The US economy has been in an expansionary phase since it last bottomed out back in June 2009. We have no idea when the current expansion might peak and turndown, but just as clouds and rain are inevitable, so too is a future recession. Although not perfect, the broad US equity market is a well-known indicator of recessions—tending to turn negative just before the economy peaks and heads down. But if we turn the focus to small cap behavior via the small cap premium, a completely different pattern emerges.
The small cap premium represents the return differential between a small cap stock and a large cap stock. It is designated as a premium due to the historical tendency for small caps to outperform large caps in the long run—although that is not always the case in the short term.
To conduct this analysis, we used the last five complete expansionary cycles of the US economy as defined and dated by the National Bureau of Economic Research (NBER), seen in the table below. We are currently in the sixth expansionary period for which the peak has yet to be announced.
To assess the performance of the broad market we use the Russell 3000® Index, and for the small cap premium we use the return differential between the Russell 2000® Index and the Russell 1000® Index. For each of the five completed business cycles shown above, we computed the 12-month forward looking return at nine different points in time—three, six, nine and 12 months before and after an NBER-defined peak as well as at the peak itself. We then took the average return from each business cycle at those points in time and created the bar chart below.
As we can see, the average 12-month forward looking return for the broad US market turned negative nine months before the recession began and stayed close to zero or negative through the beginning of the recession. By contrast, while the 12-month small cap premium also turned negative nine months prior to the recession, it flipped to positive at three months prior and stayed positive throughout the recession.
As anyone who has found themselves soaking wet in an unexpected rainstorm knows, historical statistics are not always reliable predictors. But a look back at history can provide some clues as to how equity markets might behave in and around a recession. While broad market performance as a leading indicator of recessions is nothing new, the behavior of the small cap premium just prior to and during the recession might be surprising. Market participants may find this information useful when navigating future business cycles.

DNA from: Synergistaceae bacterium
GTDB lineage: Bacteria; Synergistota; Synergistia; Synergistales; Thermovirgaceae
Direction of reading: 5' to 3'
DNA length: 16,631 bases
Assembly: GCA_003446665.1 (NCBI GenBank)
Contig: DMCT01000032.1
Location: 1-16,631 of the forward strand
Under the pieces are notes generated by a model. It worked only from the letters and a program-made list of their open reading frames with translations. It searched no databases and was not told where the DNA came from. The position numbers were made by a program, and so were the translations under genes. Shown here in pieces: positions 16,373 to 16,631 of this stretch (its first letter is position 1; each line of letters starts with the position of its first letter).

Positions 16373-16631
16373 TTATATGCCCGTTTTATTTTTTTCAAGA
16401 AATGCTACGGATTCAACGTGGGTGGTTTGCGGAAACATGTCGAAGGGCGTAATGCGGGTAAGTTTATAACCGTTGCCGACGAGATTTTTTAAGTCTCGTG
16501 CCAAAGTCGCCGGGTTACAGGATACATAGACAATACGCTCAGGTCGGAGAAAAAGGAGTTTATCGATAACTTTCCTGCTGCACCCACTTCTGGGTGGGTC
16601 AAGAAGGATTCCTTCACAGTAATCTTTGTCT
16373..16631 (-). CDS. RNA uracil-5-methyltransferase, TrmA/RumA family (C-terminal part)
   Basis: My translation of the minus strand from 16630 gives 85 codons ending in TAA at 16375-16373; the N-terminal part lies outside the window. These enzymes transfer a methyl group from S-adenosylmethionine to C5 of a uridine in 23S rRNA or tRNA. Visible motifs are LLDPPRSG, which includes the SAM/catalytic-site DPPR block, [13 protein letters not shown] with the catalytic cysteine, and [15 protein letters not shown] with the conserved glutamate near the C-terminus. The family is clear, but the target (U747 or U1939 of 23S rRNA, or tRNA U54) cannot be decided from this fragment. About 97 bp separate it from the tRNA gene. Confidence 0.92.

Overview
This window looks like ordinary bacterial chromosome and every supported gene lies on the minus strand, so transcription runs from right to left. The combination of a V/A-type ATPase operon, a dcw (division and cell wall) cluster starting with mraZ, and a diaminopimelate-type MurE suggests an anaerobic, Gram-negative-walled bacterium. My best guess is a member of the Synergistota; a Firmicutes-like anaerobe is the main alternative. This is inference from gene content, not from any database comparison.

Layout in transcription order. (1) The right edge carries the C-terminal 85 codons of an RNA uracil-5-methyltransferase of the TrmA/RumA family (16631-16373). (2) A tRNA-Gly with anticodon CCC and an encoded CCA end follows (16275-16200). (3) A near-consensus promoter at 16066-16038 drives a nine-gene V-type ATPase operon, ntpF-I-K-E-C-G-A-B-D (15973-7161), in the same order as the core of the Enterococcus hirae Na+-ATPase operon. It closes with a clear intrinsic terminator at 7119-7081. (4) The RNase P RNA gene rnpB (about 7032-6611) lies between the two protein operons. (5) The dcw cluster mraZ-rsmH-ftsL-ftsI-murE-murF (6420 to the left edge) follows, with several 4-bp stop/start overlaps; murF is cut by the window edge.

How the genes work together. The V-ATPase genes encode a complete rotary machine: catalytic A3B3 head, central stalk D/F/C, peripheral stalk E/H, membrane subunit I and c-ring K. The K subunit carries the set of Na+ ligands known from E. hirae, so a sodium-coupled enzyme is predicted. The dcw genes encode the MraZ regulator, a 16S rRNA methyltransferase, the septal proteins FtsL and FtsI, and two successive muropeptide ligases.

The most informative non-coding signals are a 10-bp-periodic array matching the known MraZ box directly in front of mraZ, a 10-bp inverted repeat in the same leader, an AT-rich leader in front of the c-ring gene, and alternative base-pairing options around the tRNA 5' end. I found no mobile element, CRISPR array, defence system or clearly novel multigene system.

For further detail on how we conducted this analysis, refer to The US Small Cap Premium and the Business Cycle paper.
 As determined by the National Bureau of Economic Research (NBER) as of September 30, 2016. The NBER is a private non-profit US-based research organization. It has no official status, but many US government agencies and economists rely upon NBER dates in its research.
© 2016 London Stock Exchange Group plc and its applicable group undertakings (the “LSE Group”). The LSE Group includes (1) FTSE International Limited (“FTSE”), (2) Frank Russell Company (“Russell”), (3) FTSE TMX Global Debt Capital Markets Inc. and FTSE TMX Global Debt Capital Markets Limited (together, “FTSE TMX”) and (4) MTSNext Limited (“MTSNext”). All rights reserved.
FTSE Russell® is a trading name of FTSE, Russell, FTSE TMX and MTS Next Limited. “FTSE®”, “Russell®”, “FTSE Russell®” “MTS®”, “FTSE TMX®”, “FTSE4Good®” and “ICB®” and all other trademarks and service marks used herein (whether registered or unregistered) are trade marks and/or service marks owned or licensed by the applicable member of the LSE Group or their respective licensors and are owned, or used under licence, by FTSE, Russell, MTSNext, or FTSE TMX.
All information is provided for information purposes only. Every effort is made to ensure that all information given in this publication is accurate, but no responsibility or liability can be accepted by any member of the LSE Group nor their respective directors, officers, employees, partners or licensors for any errors or for any loss from use of this publication or any of the information or data contained herein.
No member of the LSE Group nor their respective directors, officers, employees, partners or licensors make any claim, prediction, warranty or representation whatsoever, expressly or impliedly, either as to the results to be obtained from the use of the FTSE Russell indexes or the fitness or suitability of the indexes for any particular purpose to which they might be put.
No member of the LSE Group nor their respective directors, officers, employees, partners or licensors provide investment advice and nothing in this communication should be taken as constituting financial or investment advice. No member of the LSE Group nor their respective directors, officers, employees, partners or licensors make any representation regarding the advisability of investing in any asset. A decision to invest in any such asset should not be made in reliance on any information herein. Indexes cannot be invested in directly. Inclusion of an asset in an index is not a recommendation to buy, sell or hold that asset. The general information contained in this publication should not be acted upon without obtaining specific legal, tax, and investment advice from a licensed professional.
No part of this information may be reproduced, stored in a retrieval system or transmitted in any form or by any means, electronic, mechanical, photocopying, recording or otherwise, without prior written permission of the applicable member of the LSE Group. Use and distribution of the LSE Group index data and the use of their data to create financial products require a license from FTSE, Russell, FTSE TMX, MTSNext and/or their respective licensors.